DEFINED BENEFIT PENSION PLANS An actuary first estimates the benefits to be paid to a person starting at his/her estimated retirement date through the date of that person’s death. In order to do this, the actuary must make various assumptions (actuarial assumptions) about mortality, employee turnover, early retirement frequency, future wage increases, future interest rates, future rates of return on invested assets and, perhaps, other matters. With this information, the actuary can forecast the amount of pension benefits expected to be paid to a retiree in future dollars. Those future dollar amounts form the basis of the actuary’s calculation of pension expense each year and form part of the basis for determining the amount of funding, if any, to be made to a pension plan. Most but not all pension plans are funded. All “qualified” pension plans are legally required to be funded, although some can be overfunded or underfunded, depending upon the investment markets. “Unqualified” pension plans are typically not funded. Most of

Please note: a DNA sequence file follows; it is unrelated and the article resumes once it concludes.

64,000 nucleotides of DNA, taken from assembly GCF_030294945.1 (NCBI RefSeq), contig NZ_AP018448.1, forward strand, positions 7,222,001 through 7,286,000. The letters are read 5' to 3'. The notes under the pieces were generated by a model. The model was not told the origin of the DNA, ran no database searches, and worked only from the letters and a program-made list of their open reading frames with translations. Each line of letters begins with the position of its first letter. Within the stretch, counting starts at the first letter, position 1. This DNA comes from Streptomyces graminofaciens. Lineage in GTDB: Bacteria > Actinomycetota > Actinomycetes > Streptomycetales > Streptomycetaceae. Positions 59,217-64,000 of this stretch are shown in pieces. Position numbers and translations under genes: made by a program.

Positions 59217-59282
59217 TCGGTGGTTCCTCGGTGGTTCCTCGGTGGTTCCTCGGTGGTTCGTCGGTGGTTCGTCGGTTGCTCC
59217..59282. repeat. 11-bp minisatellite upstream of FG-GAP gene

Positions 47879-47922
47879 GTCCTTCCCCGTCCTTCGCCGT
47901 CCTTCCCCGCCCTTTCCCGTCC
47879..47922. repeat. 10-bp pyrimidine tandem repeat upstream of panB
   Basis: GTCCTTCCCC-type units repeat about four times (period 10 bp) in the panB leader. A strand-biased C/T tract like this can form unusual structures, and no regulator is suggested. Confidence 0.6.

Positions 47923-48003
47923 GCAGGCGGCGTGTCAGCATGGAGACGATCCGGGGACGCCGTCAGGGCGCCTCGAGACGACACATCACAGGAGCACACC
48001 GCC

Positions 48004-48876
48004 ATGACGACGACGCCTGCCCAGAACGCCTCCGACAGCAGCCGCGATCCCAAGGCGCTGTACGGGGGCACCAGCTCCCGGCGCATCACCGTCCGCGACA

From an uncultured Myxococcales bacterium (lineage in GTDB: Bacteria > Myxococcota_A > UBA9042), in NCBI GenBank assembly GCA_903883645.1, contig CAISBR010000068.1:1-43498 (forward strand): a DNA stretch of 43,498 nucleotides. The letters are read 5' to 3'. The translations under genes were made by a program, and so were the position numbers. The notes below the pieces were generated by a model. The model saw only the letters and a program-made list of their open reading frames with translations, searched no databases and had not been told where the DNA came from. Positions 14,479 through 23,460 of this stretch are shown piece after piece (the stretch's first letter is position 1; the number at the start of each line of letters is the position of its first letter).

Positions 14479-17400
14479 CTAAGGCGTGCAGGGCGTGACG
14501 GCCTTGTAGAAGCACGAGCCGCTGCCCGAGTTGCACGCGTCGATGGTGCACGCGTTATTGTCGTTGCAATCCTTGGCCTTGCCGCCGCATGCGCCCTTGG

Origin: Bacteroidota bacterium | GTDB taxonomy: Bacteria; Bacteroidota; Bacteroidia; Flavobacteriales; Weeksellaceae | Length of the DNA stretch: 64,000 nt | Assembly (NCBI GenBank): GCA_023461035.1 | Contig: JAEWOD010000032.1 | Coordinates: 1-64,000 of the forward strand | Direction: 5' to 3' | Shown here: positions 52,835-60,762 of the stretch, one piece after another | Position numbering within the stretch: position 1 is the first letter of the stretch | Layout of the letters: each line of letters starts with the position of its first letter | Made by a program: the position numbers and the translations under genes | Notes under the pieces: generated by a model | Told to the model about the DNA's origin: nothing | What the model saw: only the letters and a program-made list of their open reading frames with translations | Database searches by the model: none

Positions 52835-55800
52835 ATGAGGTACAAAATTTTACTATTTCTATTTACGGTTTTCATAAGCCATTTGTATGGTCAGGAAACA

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This note was uploaded on 07/17/2011 for the course ACC 306 taught by Professor Rogero during the Summer '11 term at University of Dayton.